Building a template for the futureAn artist's impression of the renovated building at 159 Coronation Drive.

Wallum Partners to renovate old Brisbane office building

A neglected 1980s office complex on the Brisbane River earmarked for demolition is instead receiving a complete refurbishment in an exercise the new owners hope could become a template for the future.

The renowned two four-level riverside buildings, with 5200 square metres of office space just outside the Brisbane CBD on 159 Coronation Drive, were originally considered knockdown-and-rebuild options. But property investment and development company Wallum Partners decided they’d much rather reconfigure and renew them to create a contemporary commercial workplace.

“We wanted to show what can be done with some of these older buildings,” said director Marcel Russ.

“We spent about 12 months in the market looking for an appropriate project and now we’re working really closely with some of the best consultants and architects in the world to bring it back to its former glory, but with 21st-century amenity and sustainability.”

The building, bought off-market in 2020 for $26 million, is undergoing a $14 million revamp to make it ready for a brave new future. While many of the existing tenants have remained, leasing their space at around $500 a square metre per year, the work is expected to push up rents closer to $575 square metres.

There are a number of buildings in the Brisbane CBD currently undergoing demolition and rebuild, such as those from 360 to 370 Queen Street, says Jason Lynch, director capital markets of Colliers International in Brisbane.

“There’s also a fair bit of refurbishment going on,” he said.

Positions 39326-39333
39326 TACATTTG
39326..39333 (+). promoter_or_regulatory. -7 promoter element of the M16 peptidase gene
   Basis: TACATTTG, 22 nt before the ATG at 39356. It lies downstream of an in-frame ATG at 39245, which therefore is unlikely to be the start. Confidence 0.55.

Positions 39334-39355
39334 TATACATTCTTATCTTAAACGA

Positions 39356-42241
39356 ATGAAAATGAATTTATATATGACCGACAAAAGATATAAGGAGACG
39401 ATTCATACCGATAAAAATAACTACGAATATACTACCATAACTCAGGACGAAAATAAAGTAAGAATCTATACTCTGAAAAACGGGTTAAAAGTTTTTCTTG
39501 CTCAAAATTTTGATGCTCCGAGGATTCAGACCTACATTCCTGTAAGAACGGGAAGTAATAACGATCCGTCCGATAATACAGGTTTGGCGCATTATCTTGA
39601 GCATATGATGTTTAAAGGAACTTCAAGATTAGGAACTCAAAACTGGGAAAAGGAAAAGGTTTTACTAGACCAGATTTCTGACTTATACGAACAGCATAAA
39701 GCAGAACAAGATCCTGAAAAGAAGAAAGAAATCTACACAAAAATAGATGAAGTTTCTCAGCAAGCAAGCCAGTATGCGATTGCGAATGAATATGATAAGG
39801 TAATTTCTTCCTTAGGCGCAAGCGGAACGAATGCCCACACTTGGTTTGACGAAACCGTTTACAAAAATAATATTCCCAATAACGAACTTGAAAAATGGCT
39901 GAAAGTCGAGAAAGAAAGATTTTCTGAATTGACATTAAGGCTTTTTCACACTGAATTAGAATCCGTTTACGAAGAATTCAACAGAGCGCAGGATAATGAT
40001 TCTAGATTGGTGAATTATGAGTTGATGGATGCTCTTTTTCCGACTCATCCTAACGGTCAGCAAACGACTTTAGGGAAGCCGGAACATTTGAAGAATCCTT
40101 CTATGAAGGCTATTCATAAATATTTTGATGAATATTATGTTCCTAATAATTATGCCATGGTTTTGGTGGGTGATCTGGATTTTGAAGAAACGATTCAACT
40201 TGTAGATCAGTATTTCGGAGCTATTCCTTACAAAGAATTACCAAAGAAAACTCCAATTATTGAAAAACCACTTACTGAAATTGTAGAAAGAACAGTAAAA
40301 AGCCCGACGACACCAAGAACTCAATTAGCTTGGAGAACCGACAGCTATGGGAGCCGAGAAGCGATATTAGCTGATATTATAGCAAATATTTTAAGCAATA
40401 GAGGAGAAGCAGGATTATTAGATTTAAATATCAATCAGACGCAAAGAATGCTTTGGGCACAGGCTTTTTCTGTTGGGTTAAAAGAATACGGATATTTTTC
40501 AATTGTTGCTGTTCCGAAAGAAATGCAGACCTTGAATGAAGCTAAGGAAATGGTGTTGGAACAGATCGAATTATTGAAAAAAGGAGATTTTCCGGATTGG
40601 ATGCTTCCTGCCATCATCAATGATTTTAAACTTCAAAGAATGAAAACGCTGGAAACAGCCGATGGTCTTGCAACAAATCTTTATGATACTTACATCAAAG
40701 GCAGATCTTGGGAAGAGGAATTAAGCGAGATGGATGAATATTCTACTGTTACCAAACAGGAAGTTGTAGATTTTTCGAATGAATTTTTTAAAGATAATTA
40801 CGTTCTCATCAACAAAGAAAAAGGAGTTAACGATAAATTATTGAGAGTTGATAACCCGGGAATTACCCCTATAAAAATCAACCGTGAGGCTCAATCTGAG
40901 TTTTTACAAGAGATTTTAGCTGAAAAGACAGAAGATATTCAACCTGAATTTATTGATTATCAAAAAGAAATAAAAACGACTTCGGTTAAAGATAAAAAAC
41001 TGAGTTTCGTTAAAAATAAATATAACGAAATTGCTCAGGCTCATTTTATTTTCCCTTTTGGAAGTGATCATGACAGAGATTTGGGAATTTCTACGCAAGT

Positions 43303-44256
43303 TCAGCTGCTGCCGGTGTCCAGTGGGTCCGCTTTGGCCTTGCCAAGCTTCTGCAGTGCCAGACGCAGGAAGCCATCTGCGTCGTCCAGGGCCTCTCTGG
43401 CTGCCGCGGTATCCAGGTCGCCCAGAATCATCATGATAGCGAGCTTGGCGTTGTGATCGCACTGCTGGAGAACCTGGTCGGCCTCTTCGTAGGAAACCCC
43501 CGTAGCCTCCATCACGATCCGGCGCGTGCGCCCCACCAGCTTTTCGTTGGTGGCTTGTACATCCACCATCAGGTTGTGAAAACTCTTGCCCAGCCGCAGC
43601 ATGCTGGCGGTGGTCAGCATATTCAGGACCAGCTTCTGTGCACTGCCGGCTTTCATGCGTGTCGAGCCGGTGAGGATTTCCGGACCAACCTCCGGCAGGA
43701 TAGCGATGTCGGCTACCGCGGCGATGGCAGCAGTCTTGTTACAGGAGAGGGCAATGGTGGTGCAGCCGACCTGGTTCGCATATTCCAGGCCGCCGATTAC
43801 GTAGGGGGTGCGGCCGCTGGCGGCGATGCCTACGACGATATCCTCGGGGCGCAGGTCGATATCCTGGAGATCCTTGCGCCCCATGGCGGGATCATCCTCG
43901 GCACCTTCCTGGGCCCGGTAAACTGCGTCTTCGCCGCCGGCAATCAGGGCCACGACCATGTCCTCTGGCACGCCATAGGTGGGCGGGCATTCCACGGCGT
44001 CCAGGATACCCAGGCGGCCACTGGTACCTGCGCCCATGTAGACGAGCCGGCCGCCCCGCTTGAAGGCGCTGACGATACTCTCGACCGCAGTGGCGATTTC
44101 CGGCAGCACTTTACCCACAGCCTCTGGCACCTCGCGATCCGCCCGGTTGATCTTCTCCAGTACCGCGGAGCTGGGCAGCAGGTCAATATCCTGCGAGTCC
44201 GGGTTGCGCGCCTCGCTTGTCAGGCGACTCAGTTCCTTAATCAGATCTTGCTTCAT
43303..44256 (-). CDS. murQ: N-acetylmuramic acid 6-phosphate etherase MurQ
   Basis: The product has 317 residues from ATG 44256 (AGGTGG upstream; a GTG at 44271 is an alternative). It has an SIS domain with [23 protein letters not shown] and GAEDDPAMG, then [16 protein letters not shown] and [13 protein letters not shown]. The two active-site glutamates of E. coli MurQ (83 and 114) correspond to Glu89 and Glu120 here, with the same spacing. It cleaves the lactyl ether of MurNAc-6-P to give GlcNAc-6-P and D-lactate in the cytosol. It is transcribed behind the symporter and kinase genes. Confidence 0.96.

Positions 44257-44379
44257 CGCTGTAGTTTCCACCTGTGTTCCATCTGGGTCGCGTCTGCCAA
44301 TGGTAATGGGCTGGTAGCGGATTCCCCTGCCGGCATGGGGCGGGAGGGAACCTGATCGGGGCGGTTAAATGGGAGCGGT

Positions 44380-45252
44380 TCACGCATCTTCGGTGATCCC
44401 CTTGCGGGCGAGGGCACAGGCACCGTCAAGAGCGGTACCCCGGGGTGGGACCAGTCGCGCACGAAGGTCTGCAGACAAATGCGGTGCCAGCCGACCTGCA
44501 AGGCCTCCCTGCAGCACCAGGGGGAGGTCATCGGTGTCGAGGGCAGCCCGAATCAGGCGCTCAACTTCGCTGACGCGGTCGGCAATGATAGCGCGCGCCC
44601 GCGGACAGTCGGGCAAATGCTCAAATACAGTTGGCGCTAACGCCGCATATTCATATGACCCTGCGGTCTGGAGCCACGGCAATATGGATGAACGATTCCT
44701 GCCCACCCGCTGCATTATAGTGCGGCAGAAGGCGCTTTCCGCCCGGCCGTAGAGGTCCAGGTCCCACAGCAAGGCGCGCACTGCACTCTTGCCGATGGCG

With Wallum’s building, Mr Russ hopes most of the current tenants will remain and, while the aim wasn’t necessarily to increase rents, it was more to show what could be achieved with enough determination – and expertise.

“Our goal was to convert a highly visible and iconic riverside commercial office building from an outdated and unloved asset into a sustainable and cutting-edge working environment,” said Mr Russ. “It will hopefully set the tone for refurbished office space in Brisbane, and the whole country.”

The building will have new end-of-trip facilities installed, bicycle parking, a solar system, upgraded airconditioning and lifts, low-energy lighting, new water-efficiency measures, a fresh coat of paint on the outside and extensive landscaping. There may also be power stations for electric cars.

Award-winning architects Fender Katsalidis are also working on the site to upgrade lobbies, balconies, the facade, entrances and bathrooms.

“There’s a lot of embedded costs and energy and time and effort in demolishing buildings, so we’re always conscious that adapting and re-using them can bring a much more sustainable outcome,” said Fender Katsalidis director Craig Baudin.

“The challenge is to transport an existing structure from another era into a contemporary workspace, which can be complex, but it’s always a very valuable thing to do. It’s about being true to the original design, and bringing the best out of a building.”

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